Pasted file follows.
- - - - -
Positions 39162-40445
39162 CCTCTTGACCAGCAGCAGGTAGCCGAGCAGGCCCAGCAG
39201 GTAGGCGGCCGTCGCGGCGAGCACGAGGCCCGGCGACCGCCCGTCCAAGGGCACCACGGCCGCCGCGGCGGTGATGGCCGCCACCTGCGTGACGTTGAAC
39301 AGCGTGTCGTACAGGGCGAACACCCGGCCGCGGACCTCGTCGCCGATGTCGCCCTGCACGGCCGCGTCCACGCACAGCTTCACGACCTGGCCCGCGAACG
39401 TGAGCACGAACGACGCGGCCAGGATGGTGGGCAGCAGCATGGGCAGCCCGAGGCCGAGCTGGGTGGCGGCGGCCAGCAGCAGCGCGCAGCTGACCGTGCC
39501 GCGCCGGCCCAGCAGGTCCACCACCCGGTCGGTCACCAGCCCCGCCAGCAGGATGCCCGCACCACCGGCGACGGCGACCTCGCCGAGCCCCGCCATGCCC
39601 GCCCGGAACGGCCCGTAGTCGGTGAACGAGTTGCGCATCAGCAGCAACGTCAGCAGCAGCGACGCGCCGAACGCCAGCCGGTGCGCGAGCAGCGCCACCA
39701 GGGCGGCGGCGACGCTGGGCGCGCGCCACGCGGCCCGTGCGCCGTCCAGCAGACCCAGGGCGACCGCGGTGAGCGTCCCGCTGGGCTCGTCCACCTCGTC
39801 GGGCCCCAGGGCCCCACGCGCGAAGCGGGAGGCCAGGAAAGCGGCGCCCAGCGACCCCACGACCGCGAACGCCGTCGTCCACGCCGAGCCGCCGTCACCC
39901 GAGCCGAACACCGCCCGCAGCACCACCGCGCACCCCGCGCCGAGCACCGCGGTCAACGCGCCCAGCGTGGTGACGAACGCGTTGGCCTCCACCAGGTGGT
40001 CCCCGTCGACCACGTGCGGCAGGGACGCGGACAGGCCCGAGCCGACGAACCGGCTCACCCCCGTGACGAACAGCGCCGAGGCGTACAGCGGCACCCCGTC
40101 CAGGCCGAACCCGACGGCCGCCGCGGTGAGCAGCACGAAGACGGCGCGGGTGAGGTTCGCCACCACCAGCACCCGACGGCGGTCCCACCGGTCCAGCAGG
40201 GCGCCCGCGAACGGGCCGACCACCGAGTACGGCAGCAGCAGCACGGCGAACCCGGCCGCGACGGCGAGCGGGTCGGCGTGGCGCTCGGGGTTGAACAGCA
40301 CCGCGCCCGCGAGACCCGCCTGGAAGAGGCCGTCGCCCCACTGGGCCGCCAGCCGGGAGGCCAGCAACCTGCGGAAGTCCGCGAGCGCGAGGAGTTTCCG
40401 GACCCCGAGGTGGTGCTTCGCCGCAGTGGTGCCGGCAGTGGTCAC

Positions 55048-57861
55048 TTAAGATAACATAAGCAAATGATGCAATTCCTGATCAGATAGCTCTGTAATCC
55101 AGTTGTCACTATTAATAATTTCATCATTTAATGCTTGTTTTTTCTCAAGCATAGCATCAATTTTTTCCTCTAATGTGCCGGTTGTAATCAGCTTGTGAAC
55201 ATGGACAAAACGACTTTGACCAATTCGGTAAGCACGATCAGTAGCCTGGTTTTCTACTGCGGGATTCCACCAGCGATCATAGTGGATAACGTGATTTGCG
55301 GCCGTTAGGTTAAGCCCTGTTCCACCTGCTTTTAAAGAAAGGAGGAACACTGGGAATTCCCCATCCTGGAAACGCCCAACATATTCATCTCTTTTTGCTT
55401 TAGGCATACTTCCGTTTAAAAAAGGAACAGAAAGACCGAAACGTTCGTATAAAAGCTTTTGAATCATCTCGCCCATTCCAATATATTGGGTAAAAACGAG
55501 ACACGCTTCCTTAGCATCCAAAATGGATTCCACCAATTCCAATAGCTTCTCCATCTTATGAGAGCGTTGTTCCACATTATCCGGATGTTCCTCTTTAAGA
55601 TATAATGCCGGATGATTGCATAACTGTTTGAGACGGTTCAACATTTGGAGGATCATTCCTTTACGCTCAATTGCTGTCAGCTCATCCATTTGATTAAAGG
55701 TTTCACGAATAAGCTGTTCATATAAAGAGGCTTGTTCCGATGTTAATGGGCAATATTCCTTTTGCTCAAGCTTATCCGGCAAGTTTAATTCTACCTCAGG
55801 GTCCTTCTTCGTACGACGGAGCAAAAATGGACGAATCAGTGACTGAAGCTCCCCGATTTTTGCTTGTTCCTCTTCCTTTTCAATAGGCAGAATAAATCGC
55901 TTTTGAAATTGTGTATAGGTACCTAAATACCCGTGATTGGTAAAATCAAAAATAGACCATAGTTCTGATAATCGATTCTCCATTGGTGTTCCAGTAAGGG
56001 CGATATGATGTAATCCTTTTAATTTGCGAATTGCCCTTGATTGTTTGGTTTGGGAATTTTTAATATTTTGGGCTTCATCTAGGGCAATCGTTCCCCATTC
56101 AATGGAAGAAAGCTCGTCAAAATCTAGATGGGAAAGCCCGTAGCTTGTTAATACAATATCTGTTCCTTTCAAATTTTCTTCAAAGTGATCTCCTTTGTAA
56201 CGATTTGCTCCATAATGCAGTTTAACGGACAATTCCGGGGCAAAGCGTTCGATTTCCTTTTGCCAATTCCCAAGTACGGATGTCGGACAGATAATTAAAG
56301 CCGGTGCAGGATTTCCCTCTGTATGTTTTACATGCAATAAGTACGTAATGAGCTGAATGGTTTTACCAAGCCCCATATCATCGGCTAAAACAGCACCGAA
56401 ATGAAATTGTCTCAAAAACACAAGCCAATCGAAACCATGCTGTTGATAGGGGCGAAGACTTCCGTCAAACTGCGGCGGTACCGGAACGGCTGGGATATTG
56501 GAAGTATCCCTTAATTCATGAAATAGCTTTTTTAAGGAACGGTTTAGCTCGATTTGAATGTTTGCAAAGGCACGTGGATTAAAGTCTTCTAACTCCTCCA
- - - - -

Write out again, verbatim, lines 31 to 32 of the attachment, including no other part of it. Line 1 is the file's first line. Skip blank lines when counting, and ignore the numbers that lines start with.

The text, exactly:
56401 ATGAAATTGTCTCAAAAACACAAGCCAATCGAAACCATGCTGTTGATAGGGGCGAAGACTTCCGTCAAACTGCGGCGGTACCGGAACGGCTGGGATATTG
56501 GAAGTATCCCTTAATTCATGAAATAGCTTTTTTAAGGAACGGTTTAGCTCGATTTGAATGTTTGCAAAGGCACGTGGATTAAAGTCTTCTAACTCCTCCA